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Holiday Foods to Avoid During Pregnancy

Its that time of year again! The holidays are here in full swing, which means lots of time with loved ones, good food, and all sorts of holiday parties.

Pregnant women have to change their daily diets when they become pregnant, but what about during the holidays? Are the traditional foods of the holidays safe for women who are expecting?

Pregnancy weakens your immune system and makes you more vulnerable to food-borne illnesses that could make you sick and harm your baby. So it's important to avoid certain foods during pregnancy — even on special occasions. Here are some foods to avoid this holiday season, for you and your unborn baby.

Fruit and cheese platters are a party staple, and a relatively healthy way to fill up, but stay away from soft cheeses made with unpasteurized milk. Unpasteurized or "raw milk" cheeses may contain listeria, which is killed during the pasteurization process. If you're not sure which cheeses are safe, stick with hard cheeses like cheddar and Swiss, and semi-soft cheeses like Monterey jack and mozzarella. Cream cheese and pasteurized processed cheeses like American are also safe.

If your party features a carving station with roast beef or turkey, make sure the meat is cooked well-done and is still steaming hot. Unless you're sure they're well cooked, avoid sauces like bearnaise, hollandaise, and aioli, which can contain uncooked eggs.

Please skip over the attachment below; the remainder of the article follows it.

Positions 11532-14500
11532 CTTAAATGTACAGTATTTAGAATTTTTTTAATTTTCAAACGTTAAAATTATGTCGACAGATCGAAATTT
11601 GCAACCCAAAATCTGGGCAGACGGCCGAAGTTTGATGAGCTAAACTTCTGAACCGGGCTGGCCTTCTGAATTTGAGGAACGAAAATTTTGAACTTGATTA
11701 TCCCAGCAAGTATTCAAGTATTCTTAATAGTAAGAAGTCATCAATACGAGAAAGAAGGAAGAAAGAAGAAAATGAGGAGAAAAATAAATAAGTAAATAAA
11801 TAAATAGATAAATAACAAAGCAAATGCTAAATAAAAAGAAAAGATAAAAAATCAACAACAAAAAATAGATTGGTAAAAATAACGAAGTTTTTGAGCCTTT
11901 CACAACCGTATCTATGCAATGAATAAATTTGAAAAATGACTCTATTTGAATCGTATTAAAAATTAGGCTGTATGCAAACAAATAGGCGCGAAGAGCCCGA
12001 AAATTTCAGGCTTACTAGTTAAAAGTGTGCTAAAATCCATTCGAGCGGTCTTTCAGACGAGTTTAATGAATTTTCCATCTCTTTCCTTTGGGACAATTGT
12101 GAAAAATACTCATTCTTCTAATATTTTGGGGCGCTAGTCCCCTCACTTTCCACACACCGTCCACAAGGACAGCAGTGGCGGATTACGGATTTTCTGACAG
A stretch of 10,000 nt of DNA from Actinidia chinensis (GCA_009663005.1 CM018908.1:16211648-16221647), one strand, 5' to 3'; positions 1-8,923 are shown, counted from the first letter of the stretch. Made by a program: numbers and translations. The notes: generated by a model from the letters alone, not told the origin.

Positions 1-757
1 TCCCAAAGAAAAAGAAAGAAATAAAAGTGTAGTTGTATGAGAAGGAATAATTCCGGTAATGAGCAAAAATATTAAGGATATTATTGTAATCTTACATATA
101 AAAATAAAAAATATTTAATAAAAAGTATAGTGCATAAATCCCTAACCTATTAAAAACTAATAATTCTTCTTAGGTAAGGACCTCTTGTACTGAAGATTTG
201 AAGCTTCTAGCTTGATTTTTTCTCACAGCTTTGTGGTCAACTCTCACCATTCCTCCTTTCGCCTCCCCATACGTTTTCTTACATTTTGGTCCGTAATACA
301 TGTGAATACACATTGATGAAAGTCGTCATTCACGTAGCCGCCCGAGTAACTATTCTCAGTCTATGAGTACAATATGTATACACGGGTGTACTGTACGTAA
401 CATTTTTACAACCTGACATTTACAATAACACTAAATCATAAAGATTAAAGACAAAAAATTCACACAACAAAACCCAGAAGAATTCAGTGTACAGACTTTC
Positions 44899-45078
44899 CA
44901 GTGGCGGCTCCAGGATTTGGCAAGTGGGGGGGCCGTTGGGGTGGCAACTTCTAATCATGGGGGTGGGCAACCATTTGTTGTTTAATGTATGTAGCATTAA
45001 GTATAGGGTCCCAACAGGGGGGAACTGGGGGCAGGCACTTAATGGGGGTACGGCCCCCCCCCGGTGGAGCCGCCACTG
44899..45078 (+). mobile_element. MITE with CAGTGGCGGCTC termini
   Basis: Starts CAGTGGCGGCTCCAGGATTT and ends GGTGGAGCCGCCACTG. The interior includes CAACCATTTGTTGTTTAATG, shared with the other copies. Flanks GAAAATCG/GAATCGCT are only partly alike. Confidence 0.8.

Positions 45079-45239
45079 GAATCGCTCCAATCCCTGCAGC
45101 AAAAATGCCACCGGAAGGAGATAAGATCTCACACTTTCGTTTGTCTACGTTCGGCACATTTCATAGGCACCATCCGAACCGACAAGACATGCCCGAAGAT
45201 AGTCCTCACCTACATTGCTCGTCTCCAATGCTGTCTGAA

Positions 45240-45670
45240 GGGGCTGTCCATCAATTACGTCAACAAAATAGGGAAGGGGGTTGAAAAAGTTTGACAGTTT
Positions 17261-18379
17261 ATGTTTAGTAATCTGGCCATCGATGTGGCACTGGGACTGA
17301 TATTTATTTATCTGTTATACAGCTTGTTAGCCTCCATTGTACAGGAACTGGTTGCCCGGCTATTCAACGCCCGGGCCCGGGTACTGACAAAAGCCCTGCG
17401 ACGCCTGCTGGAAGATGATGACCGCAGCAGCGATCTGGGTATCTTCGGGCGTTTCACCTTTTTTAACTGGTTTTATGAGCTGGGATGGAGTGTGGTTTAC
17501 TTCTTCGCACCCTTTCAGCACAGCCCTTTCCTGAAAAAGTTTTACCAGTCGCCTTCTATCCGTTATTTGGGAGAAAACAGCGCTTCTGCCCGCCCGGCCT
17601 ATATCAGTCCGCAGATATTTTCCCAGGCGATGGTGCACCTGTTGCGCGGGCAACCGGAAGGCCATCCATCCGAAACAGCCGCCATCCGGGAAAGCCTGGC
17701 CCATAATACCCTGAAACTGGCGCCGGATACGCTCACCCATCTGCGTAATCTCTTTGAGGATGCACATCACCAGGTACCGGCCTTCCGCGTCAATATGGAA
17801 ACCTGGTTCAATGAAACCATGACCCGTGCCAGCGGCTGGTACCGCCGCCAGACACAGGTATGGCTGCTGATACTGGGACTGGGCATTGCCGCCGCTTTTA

Homemade eggnog is generally off-limits, because it's usually made with raw, unpasteurized eggs — and alcohol. But you can make a virgin, pregnancy-safe version at home with a pasteurized egg product or an egg alternative like Egg Beaters. Or try store-bought eggnog — just check the label to make sure the eggs are pasteurized. You might also consider "soy nog," which doesn't contain eggs or any other dairy products. You can find it during the winter holidays in most large grocery stores and in natural food stores.

You'll also want to avoid desserts that may contain raw or undercooked eggs, like some custards and mousse, and homemade ice cream.

Fruitcake and other desserts that use alcohol as an ingredient are generally okay, because most of the alcohol burns off during cooking. If the fruitcake has been soaked in rum or other liquor after being baked, however, little of the alcohol will have evaporated, and you should probably steer clear.

This post is contributed by a community member. The views expressed in this blog are those of the author and do not necessarily reflect those of Patch Media Corporation. Everyone is welcome to submit a post to Patch. If you'd like to post a blog, go here to get started.

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